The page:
[Sca-cooks] Lemons? Limes? Confusion?

Terry Decker t.d.decker at worldnet.att.net
Sat Jul 5 17:33:34 PDT 2008

>I don't own a book on the history of citrus, which i understand can
> be difficult to study because of the ease with which all citrus plants 
> hybridize/cross-breed with others, since they both self- and 
> cross-pollinate, and they develop spontaneous mutations (e.g. the navel 
> orange).
> So i was mystified when some historical sources mentioned that limes were 
> taken to the Caribbean by the Spanish in the early 1500s. Mystified 
> because i don't recall coming across any recipes for limes in my reading 
> of SCA-period European recipes, although there are enough calling for 
> lemons.

Any idea of the precise wording in the original text and whether or not it 
was badly translated?

I suspect the source for the 1500 date may be Oviedo, y Valdez, Gonzales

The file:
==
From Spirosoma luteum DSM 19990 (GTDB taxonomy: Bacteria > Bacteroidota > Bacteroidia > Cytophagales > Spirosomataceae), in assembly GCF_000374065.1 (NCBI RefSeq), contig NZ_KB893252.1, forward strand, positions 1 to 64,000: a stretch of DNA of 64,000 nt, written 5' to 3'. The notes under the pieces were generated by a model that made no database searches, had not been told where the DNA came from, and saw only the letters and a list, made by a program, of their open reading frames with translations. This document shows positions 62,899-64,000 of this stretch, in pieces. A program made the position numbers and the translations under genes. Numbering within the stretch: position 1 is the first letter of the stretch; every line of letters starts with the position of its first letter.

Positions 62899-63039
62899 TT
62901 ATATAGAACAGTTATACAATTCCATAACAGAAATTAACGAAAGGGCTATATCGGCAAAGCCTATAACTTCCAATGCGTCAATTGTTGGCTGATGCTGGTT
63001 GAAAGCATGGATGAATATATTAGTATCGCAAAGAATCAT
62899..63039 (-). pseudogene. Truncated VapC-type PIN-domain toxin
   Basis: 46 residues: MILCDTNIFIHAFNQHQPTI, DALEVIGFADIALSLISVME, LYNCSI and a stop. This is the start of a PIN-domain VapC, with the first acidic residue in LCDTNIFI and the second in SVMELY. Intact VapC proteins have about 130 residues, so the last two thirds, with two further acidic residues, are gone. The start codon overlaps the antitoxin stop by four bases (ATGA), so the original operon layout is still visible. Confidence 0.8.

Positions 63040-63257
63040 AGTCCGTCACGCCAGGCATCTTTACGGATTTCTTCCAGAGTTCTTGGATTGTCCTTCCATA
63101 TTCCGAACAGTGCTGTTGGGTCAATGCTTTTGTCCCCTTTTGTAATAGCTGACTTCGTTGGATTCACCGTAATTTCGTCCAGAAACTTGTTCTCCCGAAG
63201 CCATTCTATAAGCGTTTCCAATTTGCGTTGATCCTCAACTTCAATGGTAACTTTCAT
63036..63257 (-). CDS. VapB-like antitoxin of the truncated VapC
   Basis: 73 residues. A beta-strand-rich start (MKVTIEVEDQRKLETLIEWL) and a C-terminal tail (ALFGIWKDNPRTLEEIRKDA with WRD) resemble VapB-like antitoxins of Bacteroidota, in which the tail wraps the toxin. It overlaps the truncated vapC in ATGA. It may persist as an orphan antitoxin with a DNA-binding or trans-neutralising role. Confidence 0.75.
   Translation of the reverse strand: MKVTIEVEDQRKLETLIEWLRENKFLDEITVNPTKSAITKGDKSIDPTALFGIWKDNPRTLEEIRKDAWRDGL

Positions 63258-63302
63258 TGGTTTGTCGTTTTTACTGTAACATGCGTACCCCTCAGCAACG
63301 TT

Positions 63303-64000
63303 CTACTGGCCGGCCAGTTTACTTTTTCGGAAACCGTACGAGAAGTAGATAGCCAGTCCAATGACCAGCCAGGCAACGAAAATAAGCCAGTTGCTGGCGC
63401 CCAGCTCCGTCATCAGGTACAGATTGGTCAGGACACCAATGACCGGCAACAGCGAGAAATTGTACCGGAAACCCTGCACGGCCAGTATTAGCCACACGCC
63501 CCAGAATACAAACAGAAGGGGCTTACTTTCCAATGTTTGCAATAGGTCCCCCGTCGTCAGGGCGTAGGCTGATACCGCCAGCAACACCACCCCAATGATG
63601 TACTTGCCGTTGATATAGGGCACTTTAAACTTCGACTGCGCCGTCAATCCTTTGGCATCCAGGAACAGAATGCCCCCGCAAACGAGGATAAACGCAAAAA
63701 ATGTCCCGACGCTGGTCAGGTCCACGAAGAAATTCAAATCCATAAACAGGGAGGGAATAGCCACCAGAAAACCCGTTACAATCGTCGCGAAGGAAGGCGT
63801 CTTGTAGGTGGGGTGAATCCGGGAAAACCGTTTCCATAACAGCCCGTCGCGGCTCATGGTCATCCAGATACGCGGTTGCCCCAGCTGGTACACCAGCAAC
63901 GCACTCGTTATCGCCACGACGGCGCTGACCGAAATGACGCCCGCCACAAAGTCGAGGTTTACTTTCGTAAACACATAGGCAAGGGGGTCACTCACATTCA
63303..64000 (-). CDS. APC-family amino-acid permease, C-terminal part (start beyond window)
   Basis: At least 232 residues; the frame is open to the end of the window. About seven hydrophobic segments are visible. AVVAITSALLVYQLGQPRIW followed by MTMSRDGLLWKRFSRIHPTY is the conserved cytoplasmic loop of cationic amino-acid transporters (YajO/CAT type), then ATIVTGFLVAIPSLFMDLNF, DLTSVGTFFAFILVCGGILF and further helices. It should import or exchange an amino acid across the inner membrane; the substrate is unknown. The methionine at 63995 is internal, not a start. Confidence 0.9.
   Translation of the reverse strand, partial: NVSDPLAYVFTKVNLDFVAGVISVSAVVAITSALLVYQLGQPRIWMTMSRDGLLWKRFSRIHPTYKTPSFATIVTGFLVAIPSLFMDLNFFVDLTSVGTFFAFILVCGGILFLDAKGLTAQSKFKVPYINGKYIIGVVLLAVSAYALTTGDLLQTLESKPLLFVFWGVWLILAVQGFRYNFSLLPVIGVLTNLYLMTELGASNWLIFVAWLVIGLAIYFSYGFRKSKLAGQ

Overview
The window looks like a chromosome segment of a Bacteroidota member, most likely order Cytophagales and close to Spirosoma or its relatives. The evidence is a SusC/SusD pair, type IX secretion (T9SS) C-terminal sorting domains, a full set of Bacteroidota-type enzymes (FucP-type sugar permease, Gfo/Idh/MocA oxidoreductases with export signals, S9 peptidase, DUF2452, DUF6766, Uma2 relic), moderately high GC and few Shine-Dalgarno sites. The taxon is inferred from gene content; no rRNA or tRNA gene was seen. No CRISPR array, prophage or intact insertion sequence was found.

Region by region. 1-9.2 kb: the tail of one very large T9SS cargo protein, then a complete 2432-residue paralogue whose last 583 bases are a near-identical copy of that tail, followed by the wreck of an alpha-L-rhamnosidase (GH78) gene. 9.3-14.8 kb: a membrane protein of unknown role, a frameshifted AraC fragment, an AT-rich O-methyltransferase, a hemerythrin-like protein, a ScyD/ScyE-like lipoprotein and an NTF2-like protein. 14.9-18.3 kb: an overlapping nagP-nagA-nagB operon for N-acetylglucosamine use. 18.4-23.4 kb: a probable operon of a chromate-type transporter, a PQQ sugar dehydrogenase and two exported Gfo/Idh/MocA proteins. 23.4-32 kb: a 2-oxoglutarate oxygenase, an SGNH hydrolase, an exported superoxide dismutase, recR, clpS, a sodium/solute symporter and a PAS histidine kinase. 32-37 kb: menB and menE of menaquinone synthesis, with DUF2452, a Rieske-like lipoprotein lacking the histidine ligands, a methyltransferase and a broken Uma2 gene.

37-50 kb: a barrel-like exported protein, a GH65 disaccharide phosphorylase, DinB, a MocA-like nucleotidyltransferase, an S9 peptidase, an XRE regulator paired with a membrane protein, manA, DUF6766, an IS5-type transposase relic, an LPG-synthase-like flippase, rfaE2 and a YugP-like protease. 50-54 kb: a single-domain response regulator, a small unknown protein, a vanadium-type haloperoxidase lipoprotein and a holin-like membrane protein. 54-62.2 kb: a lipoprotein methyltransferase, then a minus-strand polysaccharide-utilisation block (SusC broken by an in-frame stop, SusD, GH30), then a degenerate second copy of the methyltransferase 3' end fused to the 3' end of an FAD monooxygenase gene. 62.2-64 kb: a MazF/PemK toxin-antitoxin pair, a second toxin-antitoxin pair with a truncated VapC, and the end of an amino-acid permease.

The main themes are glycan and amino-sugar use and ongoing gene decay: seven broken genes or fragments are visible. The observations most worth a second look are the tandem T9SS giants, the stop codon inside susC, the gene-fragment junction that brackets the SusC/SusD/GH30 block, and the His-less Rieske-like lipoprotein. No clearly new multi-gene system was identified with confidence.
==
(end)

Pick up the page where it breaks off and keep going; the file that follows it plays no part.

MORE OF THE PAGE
Fernandes de, "Historia general y natural de las
Indies, Islas y Tierra-Firma del Mar Oceano"; Toledo, 1526.  No hard 
evidence, but this is a primary source for a lot of the dates concerning 
food stuffs in the New World.

The words lime and lemon both seem to derive from a Persian, so the fruit 
probably moved into the Mediterranean basin no later than 1000 CE.  In my 
opinion there is a high probability that they were there quite some time 
before that.  I also think that they would have been early transplants to 
the Spanish New World.

> I wonder if this could be because the name for lemon and lime are very 
> similar, both in Arabic and in most European languages, so limes may have 
> been substitute in recipes calling for lemons.
> Can anyone clarify this mystery and alleviate my confusion?
> Does anyone know of any specific recipes calling for limes?
> -- 
> Urtatim (that's err-tah-TEEM)
> the persona formerly known as Anahita

I know of no specific recipes calling for limes.  The confusion about the 
similarity in the names appears to go back to the Persian roots.


More information about the Sca-cooks mailing list